TREATMENT, PREVENTION & CONTROL  Antibiotic Resistance Common  Empirical Treatment for Acute Infections: β-lactam + Aminoglycoside  Specific Therapy According to Antibiotic Susceptibility


Moraxella catarrhalis


Moraxella catarrhalis GENERAL OVERVIEW  Formerly classified as Neisseria & more recently Branhamella

CLINICAL SYNDROMES  In Elderly Patients with Chronic Pulmonary Disease • Bronchitis • Bronchopneumonia

 In Previously Healthy People • Sinusitis • Otitis

TREATMENT, PREVENTION, AND CONTROL  Most strains produce β-lactamase; Penicillin Resistant


REVIEW Pseudomonas and Nonfermenters


General Characteristics of Nonfermenters  Oxidative gram-negative bacilli, including Pseudomonas spp., produce acid from glucose or other carbohydrates only in the presence of oxygen (nonfermenters). • NOTE: Enterobacteriaceae, Aeromonas and Vibrio are fermentative and can utilize carbohydrates in the absence of oxygen.  Pseudomonas aeruginosa oxidizes but does not ferment glucose. Alcaligenes faecalis neither ferments nor oxidizes glucose (see Lab Manual). REVIEW


Clinically Important Nonfermentative Gram-Negative Bacilli

Lab only Later

REVIEW


Review of Pseudomonas aeruginosa (Family Pseudomonadaceae)


Characteristics of Pseudomonas aeruginosa     

Motile (by single or multiple polar flagella) gram-negative rods Obligate (strict) aerobes (most strains) Oxidase (usually) and catalase positive Nonfermentative chemoheterotrophic respiratory metabolism Minimal nutritional reqts.; Many organic compounds used as C and N sources, but only a few carbohydrates by oxidative metabolism • Glucose used oxidatively • Lactose negative on MacConkey’s agar  Some strains produce diffusible pigments: • Pyocyanin (blue); fluorescein (yellow); pyorubin (red)  P. aeruginosa produces characteristic grape-like odor and blue-green pus & colonies  Broad antibiotic resistance REVIEW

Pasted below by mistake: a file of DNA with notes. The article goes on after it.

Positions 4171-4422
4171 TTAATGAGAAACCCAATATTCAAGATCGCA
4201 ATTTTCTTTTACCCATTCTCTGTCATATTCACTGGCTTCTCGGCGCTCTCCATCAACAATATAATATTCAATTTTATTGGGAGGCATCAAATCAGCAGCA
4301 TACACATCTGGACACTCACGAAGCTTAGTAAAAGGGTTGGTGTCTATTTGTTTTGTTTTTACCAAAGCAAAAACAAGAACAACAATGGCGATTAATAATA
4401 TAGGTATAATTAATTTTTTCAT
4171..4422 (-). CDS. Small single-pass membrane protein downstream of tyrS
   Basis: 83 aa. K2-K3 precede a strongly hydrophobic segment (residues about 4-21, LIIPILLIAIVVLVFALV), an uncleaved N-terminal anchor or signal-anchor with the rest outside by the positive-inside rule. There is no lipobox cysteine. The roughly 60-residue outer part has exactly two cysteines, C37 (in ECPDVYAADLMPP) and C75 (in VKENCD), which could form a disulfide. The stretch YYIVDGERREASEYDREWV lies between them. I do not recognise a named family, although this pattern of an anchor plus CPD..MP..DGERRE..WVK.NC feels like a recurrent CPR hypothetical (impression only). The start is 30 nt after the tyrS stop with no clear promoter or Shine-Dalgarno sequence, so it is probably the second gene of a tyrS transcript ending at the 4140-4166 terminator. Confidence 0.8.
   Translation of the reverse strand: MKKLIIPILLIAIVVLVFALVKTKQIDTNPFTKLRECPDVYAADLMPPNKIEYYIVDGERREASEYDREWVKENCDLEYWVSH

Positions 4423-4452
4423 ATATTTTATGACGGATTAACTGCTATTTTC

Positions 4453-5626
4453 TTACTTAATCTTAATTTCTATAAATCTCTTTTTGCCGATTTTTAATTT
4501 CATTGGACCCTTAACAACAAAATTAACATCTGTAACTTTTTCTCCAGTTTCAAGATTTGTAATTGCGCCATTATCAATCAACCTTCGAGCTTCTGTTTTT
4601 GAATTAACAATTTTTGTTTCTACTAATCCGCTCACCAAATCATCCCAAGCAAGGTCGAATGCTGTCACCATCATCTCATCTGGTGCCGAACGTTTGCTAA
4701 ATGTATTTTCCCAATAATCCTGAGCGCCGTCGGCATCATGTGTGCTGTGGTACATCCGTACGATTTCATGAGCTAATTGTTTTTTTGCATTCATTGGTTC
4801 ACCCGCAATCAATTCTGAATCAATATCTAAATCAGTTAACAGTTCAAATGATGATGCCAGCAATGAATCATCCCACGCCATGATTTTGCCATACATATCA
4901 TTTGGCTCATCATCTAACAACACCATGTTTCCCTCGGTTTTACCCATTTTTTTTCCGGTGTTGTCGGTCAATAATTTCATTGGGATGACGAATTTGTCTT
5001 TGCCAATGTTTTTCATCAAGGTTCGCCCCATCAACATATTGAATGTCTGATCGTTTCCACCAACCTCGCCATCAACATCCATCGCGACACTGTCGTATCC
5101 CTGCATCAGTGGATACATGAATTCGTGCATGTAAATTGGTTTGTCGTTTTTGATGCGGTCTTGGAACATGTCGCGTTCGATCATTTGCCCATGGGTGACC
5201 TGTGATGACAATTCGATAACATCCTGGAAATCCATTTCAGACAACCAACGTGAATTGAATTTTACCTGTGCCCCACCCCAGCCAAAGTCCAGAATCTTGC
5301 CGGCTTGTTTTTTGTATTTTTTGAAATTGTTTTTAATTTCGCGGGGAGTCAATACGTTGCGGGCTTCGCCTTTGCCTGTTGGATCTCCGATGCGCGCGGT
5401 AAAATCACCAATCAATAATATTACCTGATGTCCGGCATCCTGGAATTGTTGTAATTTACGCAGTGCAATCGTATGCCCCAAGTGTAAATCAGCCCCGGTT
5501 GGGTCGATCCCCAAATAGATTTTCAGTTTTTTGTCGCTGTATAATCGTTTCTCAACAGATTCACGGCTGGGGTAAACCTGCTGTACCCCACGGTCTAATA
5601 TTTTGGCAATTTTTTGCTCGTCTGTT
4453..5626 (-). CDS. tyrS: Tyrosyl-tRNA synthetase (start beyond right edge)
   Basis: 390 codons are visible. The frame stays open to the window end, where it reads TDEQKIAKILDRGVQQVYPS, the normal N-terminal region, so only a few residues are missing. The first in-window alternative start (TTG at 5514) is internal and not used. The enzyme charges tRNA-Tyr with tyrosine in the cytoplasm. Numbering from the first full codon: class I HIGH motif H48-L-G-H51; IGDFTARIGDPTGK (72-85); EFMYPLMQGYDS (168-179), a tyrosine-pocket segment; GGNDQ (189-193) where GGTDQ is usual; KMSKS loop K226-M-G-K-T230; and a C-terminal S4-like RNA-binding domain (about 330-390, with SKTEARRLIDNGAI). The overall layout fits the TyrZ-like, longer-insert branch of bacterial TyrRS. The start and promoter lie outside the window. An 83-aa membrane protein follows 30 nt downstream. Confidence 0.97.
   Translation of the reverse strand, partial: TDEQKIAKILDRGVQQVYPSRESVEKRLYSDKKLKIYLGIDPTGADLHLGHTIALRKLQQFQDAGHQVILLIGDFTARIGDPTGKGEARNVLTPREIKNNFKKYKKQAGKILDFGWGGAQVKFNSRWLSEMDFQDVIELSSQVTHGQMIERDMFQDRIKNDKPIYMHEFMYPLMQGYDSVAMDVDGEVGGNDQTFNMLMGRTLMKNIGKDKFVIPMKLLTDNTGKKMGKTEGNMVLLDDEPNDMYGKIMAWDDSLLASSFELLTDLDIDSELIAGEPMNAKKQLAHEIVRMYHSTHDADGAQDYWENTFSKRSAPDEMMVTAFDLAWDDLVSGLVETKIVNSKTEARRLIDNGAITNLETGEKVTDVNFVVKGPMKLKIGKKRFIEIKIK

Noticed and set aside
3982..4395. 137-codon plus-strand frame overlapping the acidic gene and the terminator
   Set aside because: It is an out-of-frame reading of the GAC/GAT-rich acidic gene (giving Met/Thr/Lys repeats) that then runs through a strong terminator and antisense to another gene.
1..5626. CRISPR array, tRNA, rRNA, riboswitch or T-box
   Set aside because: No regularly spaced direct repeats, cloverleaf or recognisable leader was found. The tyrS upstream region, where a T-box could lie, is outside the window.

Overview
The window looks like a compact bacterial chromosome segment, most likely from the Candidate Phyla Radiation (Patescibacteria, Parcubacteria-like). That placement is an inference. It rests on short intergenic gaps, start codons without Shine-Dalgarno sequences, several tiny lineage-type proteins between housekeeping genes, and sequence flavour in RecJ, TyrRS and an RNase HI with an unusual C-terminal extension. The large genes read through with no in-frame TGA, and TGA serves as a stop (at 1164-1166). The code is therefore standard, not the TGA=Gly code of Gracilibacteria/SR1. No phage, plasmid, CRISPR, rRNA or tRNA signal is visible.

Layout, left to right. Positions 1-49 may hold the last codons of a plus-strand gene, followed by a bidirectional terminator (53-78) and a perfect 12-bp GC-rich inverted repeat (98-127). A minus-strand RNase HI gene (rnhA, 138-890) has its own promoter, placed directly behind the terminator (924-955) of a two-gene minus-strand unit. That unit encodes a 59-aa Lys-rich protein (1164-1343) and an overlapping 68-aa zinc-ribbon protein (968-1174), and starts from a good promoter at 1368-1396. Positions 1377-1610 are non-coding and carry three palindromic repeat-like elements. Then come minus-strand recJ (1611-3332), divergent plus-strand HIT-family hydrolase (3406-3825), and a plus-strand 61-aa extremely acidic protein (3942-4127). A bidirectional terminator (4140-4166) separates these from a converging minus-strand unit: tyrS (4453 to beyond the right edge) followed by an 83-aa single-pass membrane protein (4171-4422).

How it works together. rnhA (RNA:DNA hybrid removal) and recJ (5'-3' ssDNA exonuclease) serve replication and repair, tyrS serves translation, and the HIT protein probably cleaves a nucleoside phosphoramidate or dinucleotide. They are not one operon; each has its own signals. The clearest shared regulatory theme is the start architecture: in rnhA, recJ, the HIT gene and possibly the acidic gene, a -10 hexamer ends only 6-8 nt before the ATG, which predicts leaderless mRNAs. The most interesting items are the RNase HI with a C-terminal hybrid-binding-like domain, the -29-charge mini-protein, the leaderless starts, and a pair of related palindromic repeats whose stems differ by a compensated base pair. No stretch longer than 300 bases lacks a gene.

Pseudomonas aeruginosa Infections

Survive where most organisms cannot; e.g., â&#x20AC;&#x153;oil-eatingâ&#x20AC;? bacteria are Pseudomonas.

REVIEW

(Slime layer)


Pseudomonas aeruginosa Infections (cont.) Characteristic grape-like odor. Bluish-green color clinically and in the lab due to presence of two pigments: pyocyanin & fluorescein.

REVIEW


Virulence Factors Associated with Pseudomonas aeruginosa

REVIEW


Mechanism of Action of Exotoxin A

REVIEW


Mechanisms of Antibiotic Resistance in Pseudomonas aeruginosa

REVIEW


Review of Burkholderia cepacia


Diseases Associated with Burkholderia spp.

REVIEW


Review of Stenotrophomonas maltophilia


Stenotrophomonas maltophilia (cont.) EPIDEMIOLOGY  Hospital Epidemics from Contaminated Moist Reservoirs: • Disinfectant solutions • Respiratory equipment • Ice machines • Flower vases

 Risk Factors

• Hospitalization • Impaired host defense mechanisms (e.g., highly immunocompromised) • Long-term broad-spectrum antibiotics (e.g., bone marrow transplant patients) REVIEW


Review of Acinetobacter baumanii


Acinetobacter baumanii CLINICAL SYNDROMES Opportunistic Infections  Respiratory tract  Urinary tract  Wounds  Septicemia

EPIDEMIOLOGY  Niches Include: • Natural environments • Moist surfaces in hospitals (e.g., respiratory therapy equipment) • Dry surfaces (e.g., human skin); rare for gram-negative bacilli • Occasionally normal flora in oropharynx

TREATMENT, PREVENTION & CONTROL  Antibiotic Resistance Common  Empirical Treatment for Acute Infections: β-lactam + Aminoglycoside  Specific Therapy According to Antibiotic Susceptibility REVIEW


Review of Moraxella catarrhalis


Moraxella catarrhalis GENERAL OVERVIEW  Formerly classified as Neisseria & more recently Branhamella

CLINICAL SYNDROMES  In Elderly Patients with Chronic Pulmonary Disease • Bronchitis • Bronchopneumonia

 In Previously Healthy People • Sinusitis • Otitis

TREATMENT, PREVENTION, AND CONTROL  Most strains produce β-lactamase; Penicillin Resistant

REVIEW